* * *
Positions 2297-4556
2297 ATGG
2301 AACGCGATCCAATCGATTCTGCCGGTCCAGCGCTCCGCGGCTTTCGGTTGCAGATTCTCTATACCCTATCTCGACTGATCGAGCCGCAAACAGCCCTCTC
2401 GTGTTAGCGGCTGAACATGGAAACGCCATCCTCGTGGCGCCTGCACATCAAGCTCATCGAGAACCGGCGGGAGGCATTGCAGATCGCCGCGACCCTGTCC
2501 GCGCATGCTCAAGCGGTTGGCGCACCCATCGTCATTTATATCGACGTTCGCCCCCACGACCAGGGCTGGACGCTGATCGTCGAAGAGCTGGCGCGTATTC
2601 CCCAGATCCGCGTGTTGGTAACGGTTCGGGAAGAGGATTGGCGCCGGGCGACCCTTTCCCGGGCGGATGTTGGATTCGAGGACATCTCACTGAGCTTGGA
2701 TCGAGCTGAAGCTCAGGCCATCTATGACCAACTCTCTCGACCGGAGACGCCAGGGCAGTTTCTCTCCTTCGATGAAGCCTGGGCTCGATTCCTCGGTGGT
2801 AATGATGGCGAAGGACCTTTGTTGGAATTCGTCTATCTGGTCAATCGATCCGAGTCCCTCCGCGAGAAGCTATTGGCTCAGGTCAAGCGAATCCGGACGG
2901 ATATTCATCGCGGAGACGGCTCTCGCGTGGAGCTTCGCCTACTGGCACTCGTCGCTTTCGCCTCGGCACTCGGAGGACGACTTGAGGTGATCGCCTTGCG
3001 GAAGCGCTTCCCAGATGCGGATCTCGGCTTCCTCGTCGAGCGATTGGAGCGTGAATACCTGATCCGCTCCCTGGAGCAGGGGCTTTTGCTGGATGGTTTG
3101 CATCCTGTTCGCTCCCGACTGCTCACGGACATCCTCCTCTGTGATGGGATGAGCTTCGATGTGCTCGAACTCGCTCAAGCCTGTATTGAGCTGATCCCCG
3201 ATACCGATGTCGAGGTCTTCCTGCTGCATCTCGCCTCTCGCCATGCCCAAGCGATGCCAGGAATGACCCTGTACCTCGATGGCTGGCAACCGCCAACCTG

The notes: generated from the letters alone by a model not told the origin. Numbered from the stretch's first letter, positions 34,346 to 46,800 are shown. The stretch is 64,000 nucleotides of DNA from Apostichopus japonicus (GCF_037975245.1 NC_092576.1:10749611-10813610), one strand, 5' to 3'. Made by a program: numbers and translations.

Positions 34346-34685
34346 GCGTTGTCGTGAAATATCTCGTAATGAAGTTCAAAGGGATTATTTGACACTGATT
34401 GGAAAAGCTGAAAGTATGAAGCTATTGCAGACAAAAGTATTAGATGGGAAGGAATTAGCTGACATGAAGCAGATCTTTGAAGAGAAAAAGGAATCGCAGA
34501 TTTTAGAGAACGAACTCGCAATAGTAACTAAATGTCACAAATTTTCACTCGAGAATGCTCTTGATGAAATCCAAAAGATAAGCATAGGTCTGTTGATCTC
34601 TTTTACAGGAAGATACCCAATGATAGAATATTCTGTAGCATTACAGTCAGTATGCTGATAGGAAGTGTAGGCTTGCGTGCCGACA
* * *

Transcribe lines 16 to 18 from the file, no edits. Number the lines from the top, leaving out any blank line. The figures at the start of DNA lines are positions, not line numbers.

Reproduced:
34401 GGAAAAGCTGAAAGTATGAAGCTATTGCAGACAAAAGTATTAGATGGGAAGGAATTAGCTGACATGAAGCAGATCTTTGAAGAGAAAAAGGAATCGCAGA
34501 TTTTAGAGAACGAACTCGCAATAGTAACTAAATGTCACAAATTTTCACTCGAGAATGCTCTTGATGAAATCCAAAAGATAAGCATAGGTCTGTTGATCTC
34601 TTTTACAGGAAGATACCCAATGATAGAATATTCTGTAGCATTACAGTCAGTATGCTGATAGGAAGTGTAGGCTTGCGTGCCGACA